The basic chemistry for life has been detected the atmosphere of a second hot gas planet, HD 209458b. Data from the Hubble and Spitzer Space Telescopes provided spectral observations that revealed molecules of carbon dioxide, methane and water vapor in the planet’s atmosphere. The Jupiter-sized planet – which occupies a tight, 3.5-day orbit around a sun-like star — is not habitable but it has the same chemistry that, if found around a rocky planet in the future, could indicate the presence of life. Astronomers are excited about the detection, as it shows the potential of being able to characterize planets where life could exist.

HD 209458b is in the constellation Pegasus.

“It’s the second planet outside our solar system in which water, methane and carbon dioxide have been found, which are potentially important for biological processes in habitable planets,” said researcher Mark Swain of JPL. “Detecting organic compounds in two exoplanets now raises the possibility that it will become commonplace to find planets with molecules that may be tied to life.”

Over a year ago, astronomers detected these same organic molecules in the atmosphere of another hot, giant planet, called HD 189733b, using the same two space telescopes. Astronomers can now begin comparing the chemistry and dynamics of these two planets, and search for similar measurements of other candidate exoplanets.

The detections were made through spectroscopy, which splits light into its components to reveal the distinctive spectral signatures of different chemicals. Data from Hubble’s near-infrared camera and multi-object spectrometer revealed the presence of the molecules, and data from Spitzer’s photometer and infrared spectrometer measured their amounts.

“This demonstrates that we can detect the molecules that matter for life processes,” said Swain. Astronomers can now begin comparing the two planetary atmospheres for differences and similarities. For example, the relative amounts of water and carbon dioxide in the two planets is similar, but HD 209458b shows a greater abundance of methane than HD 189733b. “The high methane abundance is telling us something,” said Swain. “It could mean there was something special about the formation of this planet.”

Rocky worlds are expected to be found by NASA’s Kepler mission, which launched earlier this year, but astronomers believe we are a decade or so away from being able to detect any chemical signs of life on such a body.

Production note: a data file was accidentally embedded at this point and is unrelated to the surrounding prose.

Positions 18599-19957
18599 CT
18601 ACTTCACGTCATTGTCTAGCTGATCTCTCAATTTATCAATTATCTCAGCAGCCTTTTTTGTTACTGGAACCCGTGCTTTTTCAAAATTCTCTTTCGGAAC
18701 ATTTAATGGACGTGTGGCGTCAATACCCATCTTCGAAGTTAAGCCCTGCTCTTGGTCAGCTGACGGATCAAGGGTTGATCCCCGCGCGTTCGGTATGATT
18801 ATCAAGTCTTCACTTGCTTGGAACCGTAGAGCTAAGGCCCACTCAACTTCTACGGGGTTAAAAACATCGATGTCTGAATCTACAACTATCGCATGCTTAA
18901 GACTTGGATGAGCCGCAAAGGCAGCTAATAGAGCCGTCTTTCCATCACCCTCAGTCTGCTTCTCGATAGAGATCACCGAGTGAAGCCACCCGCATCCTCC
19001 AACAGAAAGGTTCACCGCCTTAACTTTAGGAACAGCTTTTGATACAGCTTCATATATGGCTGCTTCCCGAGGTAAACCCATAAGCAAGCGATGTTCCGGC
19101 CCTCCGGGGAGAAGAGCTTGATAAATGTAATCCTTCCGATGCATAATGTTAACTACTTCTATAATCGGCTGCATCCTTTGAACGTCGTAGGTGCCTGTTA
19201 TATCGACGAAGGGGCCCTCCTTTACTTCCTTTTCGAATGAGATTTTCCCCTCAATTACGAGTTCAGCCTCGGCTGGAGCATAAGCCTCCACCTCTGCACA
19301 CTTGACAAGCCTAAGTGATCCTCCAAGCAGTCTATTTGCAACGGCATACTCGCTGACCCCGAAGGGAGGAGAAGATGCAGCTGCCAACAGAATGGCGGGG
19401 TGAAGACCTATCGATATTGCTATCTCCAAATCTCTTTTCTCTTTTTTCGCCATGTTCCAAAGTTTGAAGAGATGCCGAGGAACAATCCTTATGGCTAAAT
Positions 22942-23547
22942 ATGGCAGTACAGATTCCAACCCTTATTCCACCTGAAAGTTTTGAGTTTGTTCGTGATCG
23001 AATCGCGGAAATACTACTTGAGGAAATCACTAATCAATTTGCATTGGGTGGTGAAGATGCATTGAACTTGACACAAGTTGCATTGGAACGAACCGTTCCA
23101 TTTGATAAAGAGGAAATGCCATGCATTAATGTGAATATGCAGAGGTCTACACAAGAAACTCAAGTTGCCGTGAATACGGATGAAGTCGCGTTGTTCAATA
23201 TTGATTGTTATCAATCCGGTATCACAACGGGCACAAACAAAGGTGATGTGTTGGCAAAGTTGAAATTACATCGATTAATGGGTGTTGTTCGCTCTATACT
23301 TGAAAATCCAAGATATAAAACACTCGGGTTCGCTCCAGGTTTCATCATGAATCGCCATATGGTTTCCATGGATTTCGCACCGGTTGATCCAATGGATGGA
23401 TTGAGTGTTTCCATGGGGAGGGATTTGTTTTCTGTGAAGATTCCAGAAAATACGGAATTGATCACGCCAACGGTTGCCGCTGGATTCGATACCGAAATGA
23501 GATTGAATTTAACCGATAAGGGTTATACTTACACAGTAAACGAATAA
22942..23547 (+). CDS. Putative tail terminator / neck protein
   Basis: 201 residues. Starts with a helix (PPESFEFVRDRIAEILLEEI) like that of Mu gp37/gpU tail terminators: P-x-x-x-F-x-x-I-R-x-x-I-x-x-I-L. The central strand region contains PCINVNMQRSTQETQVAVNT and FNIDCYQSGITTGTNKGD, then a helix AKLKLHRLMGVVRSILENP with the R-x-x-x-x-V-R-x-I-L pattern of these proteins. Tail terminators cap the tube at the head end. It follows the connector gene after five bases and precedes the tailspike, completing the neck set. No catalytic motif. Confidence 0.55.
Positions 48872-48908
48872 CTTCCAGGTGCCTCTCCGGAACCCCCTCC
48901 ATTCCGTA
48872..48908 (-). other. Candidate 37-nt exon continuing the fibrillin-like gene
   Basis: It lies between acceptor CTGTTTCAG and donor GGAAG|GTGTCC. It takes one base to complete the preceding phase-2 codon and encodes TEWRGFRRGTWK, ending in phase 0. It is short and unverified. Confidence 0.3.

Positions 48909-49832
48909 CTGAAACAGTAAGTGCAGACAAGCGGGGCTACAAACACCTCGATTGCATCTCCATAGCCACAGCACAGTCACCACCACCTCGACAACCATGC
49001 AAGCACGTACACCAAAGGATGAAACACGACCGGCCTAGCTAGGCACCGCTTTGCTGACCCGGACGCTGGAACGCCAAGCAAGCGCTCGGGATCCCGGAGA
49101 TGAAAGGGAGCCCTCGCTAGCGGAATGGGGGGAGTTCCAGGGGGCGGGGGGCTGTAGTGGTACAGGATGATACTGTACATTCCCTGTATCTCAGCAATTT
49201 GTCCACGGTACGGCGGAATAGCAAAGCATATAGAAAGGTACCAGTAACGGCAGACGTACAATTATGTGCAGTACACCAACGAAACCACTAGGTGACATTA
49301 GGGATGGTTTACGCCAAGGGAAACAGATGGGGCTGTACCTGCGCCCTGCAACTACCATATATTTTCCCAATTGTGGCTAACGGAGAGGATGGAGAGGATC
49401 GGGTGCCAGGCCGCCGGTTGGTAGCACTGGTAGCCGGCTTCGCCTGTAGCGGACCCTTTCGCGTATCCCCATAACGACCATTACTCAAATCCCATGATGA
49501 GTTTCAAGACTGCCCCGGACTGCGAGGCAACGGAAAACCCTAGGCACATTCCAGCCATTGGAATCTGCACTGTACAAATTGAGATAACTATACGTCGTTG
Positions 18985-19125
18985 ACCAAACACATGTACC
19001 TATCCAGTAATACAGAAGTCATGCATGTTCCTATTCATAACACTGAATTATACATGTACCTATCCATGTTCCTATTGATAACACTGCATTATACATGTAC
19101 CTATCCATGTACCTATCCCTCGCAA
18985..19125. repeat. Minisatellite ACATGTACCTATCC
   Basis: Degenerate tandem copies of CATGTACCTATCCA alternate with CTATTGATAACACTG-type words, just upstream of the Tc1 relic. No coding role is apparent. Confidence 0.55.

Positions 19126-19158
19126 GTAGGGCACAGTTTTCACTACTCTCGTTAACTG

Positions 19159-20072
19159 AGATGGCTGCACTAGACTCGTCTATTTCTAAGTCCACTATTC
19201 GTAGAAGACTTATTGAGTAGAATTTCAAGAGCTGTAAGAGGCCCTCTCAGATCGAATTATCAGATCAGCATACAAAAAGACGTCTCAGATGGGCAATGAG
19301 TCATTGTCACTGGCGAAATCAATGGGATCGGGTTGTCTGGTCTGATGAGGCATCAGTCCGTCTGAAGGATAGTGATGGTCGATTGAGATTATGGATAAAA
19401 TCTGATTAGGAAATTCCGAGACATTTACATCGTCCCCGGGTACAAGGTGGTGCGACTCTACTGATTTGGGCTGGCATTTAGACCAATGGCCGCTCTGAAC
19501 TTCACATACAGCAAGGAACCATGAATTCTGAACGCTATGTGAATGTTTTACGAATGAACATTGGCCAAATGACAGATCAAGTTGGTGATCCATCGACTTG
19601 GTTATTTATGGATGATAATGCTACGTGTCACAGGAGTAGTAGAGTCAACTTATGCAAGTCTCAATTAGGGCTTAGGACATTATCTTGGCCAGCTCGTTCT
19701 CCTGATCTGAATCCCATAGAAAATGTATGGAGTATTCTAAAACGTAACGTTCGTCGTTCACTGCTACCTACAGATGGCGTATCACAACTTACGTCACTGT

If and when such Earth-like planets are found in the future, “the detection of organic compounds will not necessarily mean there’s life on a planet, because there are other ways to generate such molecules,” Swain said. “If we detect organic chemicals on a rocky, Earth-like planet, we will want to understand enough about the planet to rule out non-life processes that could have led to those chemicals being there.”

“These objects are too far away to send probes to, so the only way we’re ever going to learn anything about them is to point telescopes at them. Spectroscopy provides a powerful tool to determine their chemistry and dynamics.”

For more information about exoplanets and NASA’s planet-finding program, check out PlanetQuest.

Source: Spitzer

HARPS Discovers 32 New Exoplanets


Astronomers have found 32 new planets outside our solar system with the High Accuracy Radial Velocity Planet Searcher, better known as HARPS, the spectrograph for the European Southern Observatory’s (ESO) 3.6-metre telescope. The number of known exoplanets is now at 406, and HARPS itself has discovered more than 75 exoplanets in 30 different planetary systems. Included in this most recent batch are several low-mass planets – so-called “Super Earths” about the size of Neptune. The image above is an artist’s impression of a planet discovered that is 6 times the mass of Earth, which circles the low-mass host star, Gliese 667 C, at a distance equal to only 1/20th of the Earth-Sun distance. Two other planets were discovered previously around this star.

“HARPS is a unique, extremely high precision instrument that is ideal for discovering alien worlds,” said ESO astronomer Stéphane Udry. “We have now completed our initial five-year program, which has succeeded well beyond our expectations.”